Should a pastor be full time or bi-vo

Discussion in 'General Baptist Discussions' started by Salty, May 27, 2013.

  1. Salty

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    From another thread

    Than who is going to pay for his gas for church business, who will pay for extra insurance - (many extra miles)
    How will he be paid at a secular job, if he needs time for funeral or hospital visit.
    How will he get any sleep if he is woken up at 2 am for a hospital visit.
    How is he to properly preform all duties of a pastor - sermon preparation, ect while still holding a 40+ hour a week job?

    Yes, many Bi-vos are doing it - but could they do even a better job if they were working only part-time or not at all at a secular job.
     
  2. canadyjd

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    I Tim. 5:17-18 "Let the elders who rule well be considered worthy of double honor, especially those who work hard at preaching and teaching (18)For the Scripture says, 'You shall not muzzle the ox while he is threshing' and 'The laborer is worthy of his wages,'

    Paul appears to allow for elders to receive pay.
     
  3. Steadfast Fred

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    Double honor is not speaking of a salary. If it was, Paul would be contradicting himself when he told Elders to follow his example and work with their hands to provide for their sustenance and that of others.
     
  4. canadyjd

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    The laborer is worthy of his wages. Especially those who preach and teach. What does that mean?
     
  5. Steadfast Fred

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    The word honor in verse 17 is also found in verse 3.

    If one is going to argue that double honor is referring to a salary, then one must be consistent and pay widows half the amount they give pastors.

    Do the widows get money each week like the pastors? Not that I've seen or heard.
     
  6. Steadfast Fred

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    I know many versions use the word wages in verse18, but I believe the word reward is the correct word.

    My reasoning? Paul had already said that the elders should work to provide for themselves. Reward is not necessarily wages, but more of a gift of appreciation. If the congregation wants to honor the pastor, oreven if it is only one or two members who want to honor him, great... They should do so.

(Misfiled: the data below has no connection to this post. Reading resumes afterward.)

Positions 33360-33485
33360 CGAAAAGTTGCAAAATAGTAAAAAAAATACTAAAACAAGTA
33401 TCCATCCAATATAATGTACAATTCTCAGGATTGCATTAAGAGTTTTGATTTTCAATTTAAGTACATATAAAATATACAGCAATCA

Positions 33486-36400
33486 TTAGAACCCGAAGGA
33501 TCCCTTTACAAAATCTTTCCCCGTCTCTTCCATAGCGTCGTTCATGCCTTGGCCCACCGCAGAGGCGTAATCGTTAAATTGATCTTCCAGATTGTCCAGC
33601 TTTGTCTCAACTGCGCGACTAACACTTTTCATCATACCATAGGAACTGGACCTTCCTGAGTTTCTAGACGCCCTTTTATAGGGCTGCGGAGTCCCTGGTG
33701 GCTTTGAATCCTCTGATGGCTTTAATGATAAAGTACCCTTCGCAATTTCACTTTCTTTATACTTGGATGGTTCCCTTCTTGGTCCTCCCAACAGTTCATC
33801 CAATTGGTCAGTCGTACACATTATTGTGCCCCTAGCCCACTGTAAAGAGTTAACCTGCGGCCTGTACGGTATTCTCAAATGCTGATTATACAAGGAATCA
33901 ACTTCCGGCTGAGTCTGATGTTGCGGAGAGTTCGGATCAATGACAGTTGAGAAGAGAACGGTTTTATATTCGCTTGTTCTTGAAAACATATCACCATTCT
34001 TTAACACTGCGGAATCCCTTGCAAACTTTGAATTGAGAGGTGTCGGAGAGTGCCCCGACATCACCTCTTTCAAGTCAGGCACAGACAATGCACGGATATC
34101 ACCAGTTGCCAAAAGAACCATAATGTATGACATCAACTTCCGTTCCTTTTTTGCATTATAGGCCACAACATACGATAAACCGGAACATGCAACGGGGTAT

But putting one on a payroll can be a hindrance to the Gospel.
     
  7. Van

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    It is not clear to me that the Widows of verse three are not getting their needs met through the giving of the local Elder led assembly.

    Some local assemblies cannot support a full time Pastor. That is why many church plants have part of the costs shouldered by the planting church or churches. Usually, three or so years is considered normative to establish a local assembly healthy enough to meet its needs.
     
  8. Revmitchell

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    Why did he tell those specific elders to do that? Does it have to be applied to all elders everywhere?
     
  9. Van

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    Whether we call it wages or reward, the idea seems to be compensation for the service provided. Note a different Greek word is translated wages at Romans 6:23.

    One other idea conveyed with reward is that it is like tip money, given not because it is owed like a wage, but given to "honor" the service provided. Our rewards in heaven are not earned as a wage are they?
     
  10. Revmitchell

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    1Ti 5:17 Let the elders who rule well be considered worthy of double honor, especially those who labor in preaching and teaching.
    1Ti 5:18 For the Scripture says, "You shall not muzzle an ox when it treads out the grain," and, "The laborer deserves his wages."
     
  11. michael-acts17:11

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    The very idea of a full-time, payrolled sole-authority pastor would be completely foreign to First Century believers. The Biblical standard is multiple equal-authority elders who were already leaders within their own communities. The modern payrolled priestly-pastor more closely resembles Catholic priests than First Century elders; paid to be human mediators between believers & God.
     
  12. annsni

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    If this is so, Paul is lying in 1 Corinthians 9, specifically verse 14. "In the same way, the Lord commanded that those who proclaim the gospel should get their living by the gospel."